By late May 2009, three months later, the Pakistan military, from a few heavily fortified bases, continues to claim that it is winning its campaign. But in reality the army has not taken the offensive into other parts of the FATA; it has singularly failed to hold Bajaur; and the Taliban is back in de facto control of the agency.

The real measure of what has been achieved is the hundreds of thousands of civilians displaced from the region by the fighting. They have paid the price of this army "success" with the destruction of their homes, businesses, schools and clinics; as a result many of them feel as much antipathy to the Pakistan army as they do to the Taliban. Moreover, in these three months Mullah Fazlullah's Tehrik-e-Nifaz-e-Shariat-e-Mohammedi (TNSM, a core part of the Pakistan Taliban) has consolidated its hold of the Swat district in the North West Frontier Province (NWFP); forced a "peace deal" with the Zardari government; and moved outwards from Swat into the Buner and Dir districts, thus moving closer to Islamabad and to the strategically important Karakoram highway (see Patrick Cockburn, "Where the Taliban roam", Independent, 6 May 2009).   Among openDemocracy's many articles on Pakistan:

Ehsan Masood, "Pakistan: the army as the state" (12 April 2007)

Ayesha Siddiqa, "Pakistan's permanent crisis" (15 May 2007)

Anatol Lieven, "At the Red Mosque in Islamadad" (4 June 2007)

Maruf Khwaja, "The war for Pakistan"  (24 July 2007)

Ayesha Siddiqa, "Pakistan after Benazir Bhutto" (28 December 2007)

Fred Halliday, "The assassin's age: Pakistan in the world" (28 December 2007)

Maruf Khwaja, "Pakistan: dynasty vs democracy" (9 January 2008)

Irfan Husain, "Pakistan's judgment day" (22 February 2008)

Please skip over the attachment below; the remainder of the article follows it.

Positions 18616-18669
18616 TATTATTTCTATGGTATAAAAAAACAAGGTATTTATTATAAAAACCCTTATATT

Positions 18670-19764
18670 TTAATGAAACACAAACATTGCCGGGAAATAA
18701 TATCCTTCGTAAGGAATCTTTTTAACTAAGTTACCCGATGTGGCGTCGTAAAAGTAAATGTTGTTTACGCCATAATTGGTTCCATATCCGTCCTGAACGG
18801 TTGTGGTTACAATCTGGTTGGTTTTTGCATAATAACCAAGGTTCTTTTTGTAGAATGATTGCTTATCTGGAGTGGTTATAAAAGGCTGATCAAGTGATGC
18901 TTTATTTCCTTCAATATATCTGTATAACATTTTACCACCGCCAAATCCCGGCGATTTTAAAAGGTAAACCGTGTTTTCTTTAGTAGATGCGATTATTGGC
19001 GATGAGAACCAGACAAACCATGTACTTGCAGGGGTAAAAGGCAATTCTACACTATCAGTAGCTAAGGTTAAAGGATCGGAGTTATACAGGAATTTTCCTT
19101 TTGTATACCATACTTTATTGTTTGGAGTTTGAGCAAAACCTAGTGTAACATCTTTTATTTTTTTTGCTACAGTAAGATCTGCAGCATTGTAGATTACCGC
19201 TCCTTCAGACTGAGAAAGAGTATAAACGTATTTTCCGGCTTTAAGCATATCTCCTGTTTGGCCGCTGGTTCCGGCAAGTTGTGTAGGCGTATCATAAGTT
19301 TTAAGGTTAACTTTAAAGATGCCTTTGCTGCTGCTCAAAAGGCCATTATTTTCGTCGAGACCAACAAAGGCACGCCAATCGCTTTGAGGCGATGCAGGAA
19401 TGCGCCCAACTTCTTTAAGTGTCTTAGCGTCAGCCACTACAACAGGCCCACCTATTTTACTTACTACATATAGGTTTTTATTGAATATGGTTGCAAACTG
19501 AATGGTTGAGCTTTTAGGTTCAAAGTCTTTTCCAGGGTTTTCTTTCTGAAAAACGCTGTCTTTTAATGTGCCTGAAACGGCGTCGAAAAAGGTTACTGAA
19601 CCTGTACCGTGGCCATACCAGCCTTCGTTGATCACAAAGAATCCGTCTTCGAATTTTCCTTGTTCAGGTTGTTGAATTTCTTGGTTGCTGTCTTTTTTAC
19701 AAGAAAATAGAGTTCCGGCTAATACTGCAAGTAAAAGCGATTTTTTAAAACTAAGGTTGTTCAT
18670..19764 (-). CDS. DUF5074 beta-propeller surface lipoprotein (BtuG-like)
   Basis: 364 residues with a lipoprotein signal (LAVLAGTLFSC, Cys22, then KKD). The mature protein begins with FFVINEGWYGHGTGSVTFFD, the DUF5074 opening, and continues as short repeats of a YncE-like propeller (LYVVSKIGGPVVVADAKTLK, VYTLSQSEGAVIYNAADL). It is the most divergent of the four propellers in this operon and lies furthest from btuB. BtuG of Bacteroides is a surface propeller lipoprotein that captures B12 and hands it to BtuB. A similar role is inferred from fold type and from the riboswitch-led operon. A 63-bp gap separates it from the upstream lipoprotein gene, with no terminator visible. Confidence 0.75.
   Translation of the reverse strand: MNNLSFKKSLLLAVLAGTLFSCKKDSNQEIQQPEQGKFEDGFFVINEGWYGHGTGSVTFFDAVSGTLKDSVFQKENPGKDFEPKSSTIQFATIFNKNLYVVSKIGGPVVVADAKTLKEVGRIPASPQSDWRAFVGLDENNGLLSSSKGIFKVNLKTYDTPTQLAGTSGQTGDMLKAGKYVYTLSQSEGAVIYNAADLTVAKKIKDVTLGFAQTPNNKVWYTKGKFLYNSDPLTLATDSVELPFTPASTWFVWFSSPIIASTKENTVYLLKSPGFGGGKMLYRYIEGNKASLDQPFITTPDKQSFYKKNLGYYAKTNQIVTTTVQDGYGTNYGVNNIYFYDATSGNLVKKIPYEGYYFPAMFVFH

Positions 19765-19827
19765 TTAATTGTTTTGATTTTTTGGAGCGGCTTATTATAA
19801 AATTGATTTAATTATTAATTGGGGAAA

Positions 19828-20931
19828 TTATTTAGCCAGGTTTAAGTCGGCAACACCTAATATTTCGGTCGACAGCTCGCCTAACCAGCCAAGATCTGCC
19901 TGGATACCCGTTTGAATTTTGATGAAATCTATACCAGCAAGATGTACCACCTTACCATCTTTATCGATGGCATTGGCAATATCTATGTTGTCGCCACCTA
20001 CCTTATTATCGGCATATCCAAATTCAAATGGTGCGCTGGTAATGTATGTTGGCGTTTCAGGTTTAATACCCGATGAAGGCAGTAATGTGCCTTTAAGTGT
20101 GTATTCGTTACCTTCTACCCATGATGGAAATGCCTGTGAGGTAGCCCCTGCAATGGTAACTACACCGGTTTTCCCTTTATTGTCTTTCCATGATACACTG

Irfan Husain. "Pervez Musharraf: the commando who couldn't" (19 August 2008)

Paul Rogers, "Pakistan: the new frontline" (18 September 2008)

Paul Rogers, "The AfPak war: three options" (25 February 2009)

Paul Rogers, "A three-front war: Iraq, AfPak...Washington" (20 March 2009)

Nadeem Ul Haque, "How to solve Pakistan's problem" (24 April 2009)

Paul Rogers, "Pakistan: sources of turmoil" (30 April 2009)

Anatol Lieven, "Pakistan's American problem" (6 May 2009)

These developments - an affront to the Pakistani state, and a threat to Chinese interests which flow along the Karakoram, and the source of intense US pressure - combined to force Islamabad once again to act. The military operations now unfolding in Buner, Dir and Swat bear all the hallmarks of the Bajaur operation: air-strikes, helicopter-gunships and artillery dominate; villages and towns are being destroyed; and the United Nations estimates that more than 1.3 million people are fleeing the violence.

When taken together with all those previously displaced in the FATA and NWFP, at least 2 million internally-displaced persons (IDPs) may be in search of shelter, clean water and food. A relatively small number of inadequate camps has been put together by the Pakistani state and the UN to deal with them; much more is needed.

Two key decisions

Against this background Pakistan is steadily approaching two critical moments of decision.

The first is that President Zardari has committed Pakistan to extending these military operations into the FATA. In particular this will mean incursions into North and South Waziristan, the stronghold of Baitullah Mehsud's Tehrik-e-Taliban-Pakistan (TTP, another section of the Pakistan Taliban) and the base of Jalalluddin's Haqqani's "Afghan Taliban" network. This is also the area widely considered as "Al-Qaida Central". If this happens, it would signal a seismic shift in Pakistan's role in the "war on terror" and an equally seismic shift in its relationship with the Afghan Taliban (see "The Pakistan army and the Afghanistan war", 25 November 2008). 

In conducting large-scale military operations against the TTP and al-Qaida and its associates in North and South Waziristan, the Pakistan army would be making a move it has singularly failed to make in the eight years of the "war on terror". It would also confound the widely disseminated view that the army has neither the capability nor the motivation to act against these groups. This notion has, arguably, already been punctured by the air-lifting of Pakistani commandos to the Peochar valley in Swat, reportedly to surround the leadership of Mullah Fazlullah's TNSM.

Many analysts of Pakistan have been dumbfounded to see confirmation that the Pakistan army and the Inter Services Intelligence (ISI) agency both knows exactly where these leaders are, and also has the means - without extensive US counterinsurgency training or re-equipment, which are not yet in place - to move against these groups. It begs the question why they did not do so years earlier.